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Microbes Help Produce Serotonin In Gut

Although serotonin is well known as a brain neurotransmitter, it is estimated that 90 percent of the body’s serotonin is made in the digestive tract. In fact, altered levels of this peripheral serotonin have been linked to diseases such as irritable bowel syndrome, cardiovascular disease, and osteoporosis. New research at Caltech, published in the April 9 issue of the journal Cell, shows that certain bacteria in the gut are important for the production of peripheral serotonin.

“More and more studies are showing that mice or other model organisms with changes in their gut microbes exhibit altered behaviors,” explains Elaine Hsiao, research assistant professor of biology and biological engineering and senior author of the study. “We are interested in how microbes communicate with the nervous system. To start, we explored the idea that normal gut microbes could influence levels of neurotransmitters in their hosts.”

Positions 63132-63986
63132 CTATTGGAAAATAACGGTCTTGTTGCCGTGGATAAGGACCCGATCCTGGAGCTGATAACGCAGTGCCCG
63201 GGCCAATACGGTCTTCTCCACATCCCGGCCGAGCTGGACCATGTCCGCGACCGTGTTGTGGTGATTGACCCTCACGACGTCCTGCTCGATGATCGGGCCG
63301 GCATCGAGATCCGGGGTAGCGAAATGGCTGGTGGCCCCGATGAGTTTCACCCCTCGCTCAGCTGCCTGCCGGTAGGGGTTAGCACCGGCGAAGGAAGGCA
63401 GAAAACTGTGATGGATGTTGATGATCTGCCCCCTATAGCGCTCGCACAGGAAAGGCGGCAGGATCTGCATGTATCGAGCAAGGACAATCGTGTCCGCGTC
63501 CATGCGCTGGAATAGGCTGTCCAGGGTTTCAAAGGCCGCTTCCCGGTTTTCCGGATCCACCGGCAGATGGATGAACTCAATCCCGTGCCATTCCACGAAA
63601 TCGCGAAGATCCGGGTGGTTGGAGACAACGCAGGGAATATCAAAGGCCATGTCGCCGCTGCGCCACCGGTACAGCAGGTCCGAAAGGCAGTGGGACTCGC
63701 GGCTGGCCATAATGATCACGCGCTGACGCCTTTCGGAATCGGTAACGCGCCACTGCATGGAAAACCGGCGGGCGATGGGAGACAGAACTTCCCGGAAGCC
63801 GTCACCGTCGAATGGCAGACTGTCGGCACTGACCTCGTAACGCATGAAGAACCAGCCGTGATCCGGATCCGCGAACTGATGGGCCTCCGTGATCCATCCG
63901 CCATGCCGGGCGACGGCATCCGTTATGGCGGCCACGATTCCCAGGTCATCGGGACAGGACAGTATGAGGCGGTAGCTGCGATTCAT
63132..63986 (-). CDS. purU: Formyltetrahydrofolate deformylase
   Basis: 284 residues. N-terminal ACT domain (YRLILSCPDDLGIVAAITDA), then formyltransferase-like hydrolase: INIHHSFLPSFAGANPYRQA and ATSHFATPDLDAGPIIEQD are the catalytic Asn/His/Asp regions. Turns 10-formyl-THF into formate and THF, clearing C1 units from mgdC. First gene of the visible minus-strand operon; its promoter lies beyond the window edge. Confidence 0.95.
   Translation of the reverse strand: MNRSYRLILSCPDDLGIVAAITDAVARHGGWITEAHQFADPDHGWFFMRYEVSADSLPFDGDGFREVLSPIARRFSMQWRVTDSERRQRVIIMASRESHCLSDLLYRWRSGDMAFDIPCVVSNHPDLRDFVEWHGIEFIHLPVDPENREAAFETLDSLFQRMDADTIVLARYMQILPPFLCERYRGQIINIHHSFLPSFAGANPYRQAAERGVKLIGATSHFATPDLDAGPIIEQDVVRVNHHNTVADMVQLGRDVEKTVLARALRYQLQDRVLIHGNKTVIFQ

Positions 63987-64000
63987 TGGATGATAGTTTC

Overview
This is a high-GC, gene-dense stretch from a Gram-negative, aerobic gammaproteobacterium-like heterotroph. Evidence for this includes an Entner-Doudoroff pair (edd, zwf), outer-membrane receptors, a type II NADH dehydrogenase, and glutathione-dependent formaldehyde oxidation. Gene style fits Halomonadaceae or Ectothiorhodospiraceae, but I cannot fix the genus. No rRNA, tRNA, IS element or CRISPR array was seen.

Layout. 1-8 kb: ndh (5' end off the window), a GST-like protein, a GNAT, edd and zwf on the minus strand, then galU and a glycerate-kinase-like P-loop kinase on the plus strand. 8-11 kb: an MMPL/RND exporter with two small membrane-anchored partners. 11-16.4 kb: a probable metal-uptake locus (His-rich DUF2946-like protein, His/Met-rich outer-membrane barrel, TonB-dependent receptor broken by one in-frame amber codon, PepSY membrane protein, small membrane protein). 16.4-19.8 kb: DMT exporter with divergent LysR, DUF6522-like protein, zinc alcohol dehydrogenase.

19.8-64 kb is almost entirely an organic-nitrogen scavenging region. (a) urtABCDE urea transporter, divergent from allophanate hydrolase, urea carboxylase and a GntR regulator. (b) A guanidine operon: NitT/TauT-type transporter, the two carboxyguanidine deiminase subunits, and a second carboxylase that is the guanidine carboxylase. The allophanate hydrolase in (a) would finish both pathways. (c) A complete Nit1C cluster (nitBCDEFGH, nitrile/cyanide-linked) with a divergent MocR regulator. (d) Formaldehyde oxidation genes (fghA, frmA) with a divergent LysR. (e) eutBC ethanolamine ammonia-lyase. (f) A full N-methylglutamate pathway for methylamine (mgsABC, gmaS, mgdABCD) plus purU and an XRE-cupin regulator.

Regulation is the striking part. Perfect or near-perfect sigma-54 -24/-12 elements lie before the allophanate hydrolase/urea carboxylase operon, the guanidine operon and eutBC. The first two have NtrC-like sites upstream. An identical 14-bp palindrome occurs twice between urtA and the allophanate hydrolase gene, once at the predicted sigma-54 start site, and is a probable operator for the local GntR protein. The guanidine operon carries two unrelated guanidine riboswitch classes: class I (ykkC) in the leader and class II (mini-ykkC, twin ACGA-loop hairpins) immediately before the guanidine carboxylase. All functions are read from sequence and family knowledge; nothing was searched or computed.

Peripheral serotonin is produced in the digestive tract by enterochromaffin cells and also by particular types of immune cells and neurons. Hsiao and her colleagues first wanted to know if gut microbes have any effect on serotonin production in the gut and, if so, in which types of cells. They began by measuring peripheral serotonin levels in mice with normal populations of gut bacteria and also in germ-free mice that lack these resident microbes.

Gut Microbes Appear To Influence Serotonin Production By Ec Cells

80-90% Of Your Serotonin Is Produced In Your Gut